The counterfeiting of circulating coins is rare in comparison with paper money counterfeiting, but as higher-denominations coins have appeared, so have the fakes. Last summer we discussed fake one-pound coins circulating in England. This week a report from London (Ontario) notes that suspected counterfeit Canadian $2 coins have been seen and submitted to the Royal Canadian Mounted Police (RCMP). The $1 coin depicts a Loon and is called a "Loonie". The $2 coins acquired the nickname "Toonie". -EditorEven the humble toonie isn't immune from counterfeiters.
A suspected counterfeit $2 coin, the first reported in London, turned up in a vending machine at a plant in the city earlier this month.
Martin Hodgson, a vice-president at Williams Form Hardware on Industrial Road, became suspicious when a toonie jammed a pop machine inside the plant.
A collector, Hodgson said the toonie didn't get past the magnetic sensors in the vending machine because it wasn't magnetic like the real coin.
He said the toonie didn't look or sound real, and he suspects it's made of aluminum.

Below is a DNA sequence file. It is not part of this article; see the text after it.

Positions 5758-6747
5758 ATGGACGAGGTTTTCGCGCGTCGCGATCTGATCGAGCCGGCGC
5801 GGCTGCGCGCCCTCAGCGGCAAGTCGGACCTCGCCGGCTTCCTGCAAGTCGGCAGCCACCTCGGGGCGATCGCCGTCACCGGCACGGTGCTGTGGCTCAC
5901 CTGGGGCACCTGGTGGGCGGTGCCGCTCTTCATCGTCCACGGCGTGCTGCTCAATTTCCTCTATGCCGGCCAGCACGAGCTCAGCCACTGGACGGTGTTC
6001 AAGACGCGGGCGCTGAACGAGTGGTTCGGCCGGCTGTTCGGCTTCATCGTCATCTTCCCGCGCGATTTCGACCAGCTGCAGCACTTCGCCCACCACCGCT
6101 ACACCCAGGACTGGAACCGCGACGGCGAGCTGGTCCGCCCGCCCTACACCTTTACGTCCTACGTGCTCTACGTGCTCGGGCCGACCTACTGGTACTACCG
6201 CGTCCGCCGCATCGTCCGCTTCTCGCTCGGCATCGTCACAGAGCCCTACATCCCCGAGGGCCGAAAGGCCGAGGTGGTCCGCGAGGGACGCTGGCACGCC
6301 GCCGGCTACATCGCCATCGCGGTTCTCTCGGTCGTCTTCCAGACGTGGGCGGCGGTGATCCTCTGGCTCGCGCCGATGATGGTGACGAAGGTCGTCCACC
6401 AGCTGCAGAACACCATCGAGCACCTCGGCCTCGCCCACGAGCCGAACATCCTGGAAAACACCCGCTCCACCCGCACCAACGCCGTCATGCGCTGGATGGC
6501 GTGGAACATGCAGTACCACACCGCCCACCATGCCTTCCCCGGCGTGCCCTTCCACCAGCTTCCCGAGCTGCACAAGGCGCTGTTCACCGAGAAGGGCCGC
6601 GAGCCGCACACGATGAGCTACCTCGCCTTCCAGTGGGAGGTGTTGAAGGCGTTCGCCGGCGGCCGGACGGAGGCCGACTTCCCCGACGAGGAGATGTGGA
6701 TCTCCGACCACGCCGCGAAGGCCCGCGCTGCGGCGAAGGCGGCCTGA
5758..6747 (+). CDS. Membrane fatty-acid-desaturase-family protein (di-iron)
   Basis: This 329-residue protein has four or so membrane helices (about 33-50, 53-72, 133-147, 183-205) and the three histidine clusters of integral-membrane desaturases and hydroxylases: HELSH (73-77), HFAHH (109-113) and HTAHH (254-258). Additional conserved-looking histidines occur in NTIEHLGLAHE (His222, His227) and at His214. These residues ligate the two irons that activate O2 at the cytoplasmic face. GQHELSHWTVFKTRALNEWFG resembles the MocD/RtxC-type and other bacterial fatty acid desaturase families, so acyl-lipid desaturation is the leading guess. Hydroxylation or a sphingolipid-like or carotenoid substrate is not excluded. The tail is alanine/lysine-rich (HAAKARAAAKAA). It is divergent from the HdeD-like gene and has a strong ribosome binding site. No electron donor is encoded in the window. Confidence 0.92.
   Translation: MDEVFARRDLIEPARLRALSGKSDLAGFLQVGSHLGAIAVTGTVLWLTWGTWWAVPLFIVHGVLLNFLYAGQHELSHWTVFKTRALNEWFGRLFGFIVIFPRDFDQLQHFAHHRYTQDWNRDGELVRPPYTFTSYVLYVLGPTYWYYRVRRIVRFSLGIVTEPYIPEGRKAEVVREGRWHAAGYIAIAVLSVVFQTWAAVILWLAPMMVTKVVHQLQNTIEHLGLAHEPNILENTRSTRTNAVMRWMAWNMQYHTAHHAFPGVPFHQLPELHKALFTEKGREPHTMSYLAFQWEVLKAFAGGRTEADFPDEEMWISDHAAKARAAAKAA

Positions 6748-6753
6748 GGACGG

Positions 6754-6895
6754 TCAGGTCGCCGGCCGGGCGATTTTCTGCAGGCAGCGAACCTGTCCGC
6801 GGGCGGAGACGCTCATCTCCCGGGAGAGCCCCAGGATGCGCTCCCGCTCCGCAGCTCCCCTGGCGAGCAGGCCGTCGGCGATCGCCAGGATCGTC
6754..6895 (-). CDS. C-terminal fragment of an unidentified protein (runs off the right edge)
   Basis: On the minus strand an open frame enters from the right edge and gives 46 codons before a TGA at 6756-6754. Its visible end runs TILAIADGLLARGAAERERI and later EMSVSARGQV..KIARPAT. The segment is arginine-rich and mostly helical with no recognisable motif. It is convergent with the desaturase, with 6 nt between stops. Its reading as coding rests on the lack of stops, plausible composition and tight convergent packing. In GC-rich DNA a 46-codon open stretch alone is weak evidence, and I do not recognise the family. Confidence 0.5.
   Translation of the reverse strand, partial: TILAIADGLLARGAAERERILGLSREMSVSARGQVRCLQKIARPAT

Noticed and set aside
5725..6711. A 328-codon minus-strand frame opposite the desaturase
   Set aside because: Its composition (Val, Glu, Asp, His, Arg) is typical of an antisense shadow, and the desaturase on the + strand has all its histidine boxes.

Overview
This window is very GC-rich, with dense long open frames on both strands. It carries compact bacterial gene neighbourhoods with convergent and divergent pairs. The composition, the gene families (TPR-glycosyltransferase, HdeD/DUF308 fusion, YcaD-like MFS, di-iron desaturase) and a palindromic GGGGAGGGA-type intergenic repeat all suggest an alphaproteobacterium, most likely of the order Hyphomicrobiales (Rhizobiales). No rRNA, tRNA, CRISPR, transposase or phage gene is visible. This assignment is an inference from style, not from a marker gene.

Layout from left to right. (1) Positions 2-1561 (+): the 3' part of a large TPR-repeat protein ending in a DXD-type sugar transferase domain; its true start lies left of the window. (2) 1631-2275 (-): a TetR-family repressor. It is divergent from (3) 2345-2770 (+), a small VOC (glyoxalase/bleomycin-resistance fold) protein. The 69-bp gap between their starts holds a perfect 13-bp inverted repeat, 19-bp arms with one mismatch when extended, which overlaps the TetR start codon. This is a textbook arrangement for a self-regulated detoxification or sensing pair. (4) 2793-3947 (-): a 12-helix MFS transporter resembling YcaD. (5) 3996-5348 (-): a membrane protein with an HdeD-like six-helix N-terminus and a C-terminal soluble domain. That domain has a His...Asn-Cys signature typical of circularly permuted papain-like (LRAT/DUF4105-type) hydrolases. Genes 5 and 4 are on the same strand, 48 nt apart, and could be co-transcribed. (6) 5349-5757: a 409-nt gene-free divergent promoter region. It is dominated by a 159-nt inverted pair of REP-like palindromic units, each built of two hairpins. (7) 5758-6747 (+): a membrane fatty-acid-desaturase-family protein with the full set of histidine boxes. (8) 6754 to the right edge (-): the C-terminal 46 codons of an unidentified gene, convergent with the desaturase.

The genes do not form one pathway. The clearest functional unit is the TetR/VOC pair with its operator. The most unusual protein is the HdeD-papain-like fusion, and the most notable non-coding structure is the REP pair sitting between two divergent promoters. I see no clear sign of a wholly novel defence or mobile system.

"It was too shiny and it sounded different when you dropped it on a desk -- sort of a clunking sound," he said.
The suspect toonie appeared slightly thicker than normal and the engraving was a bit sloppy when examined under a microscope, Hodgson said.
He called London police, who sent the toonie to an RCMP counterfeit lab in Ottawa for testing.
About 800 fake coins from across the country have been turned in to the RCMP lab in Ottawa during the past year, Laporte said.
Cpl. Elaine Laverne of the Quebec RCMP says a few other small counterfeit coin operations have been investigated in the province.
Laporte said the RCMP considers counterfeit coins a "rare" problem compared to fake bank notes, because of the machinery and expertise required and the much lower profit margins.
"They are so costly to produce it can outweigh the profit. It's not like making $100 bills" said Laporte.
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Wayne Homren, Editor
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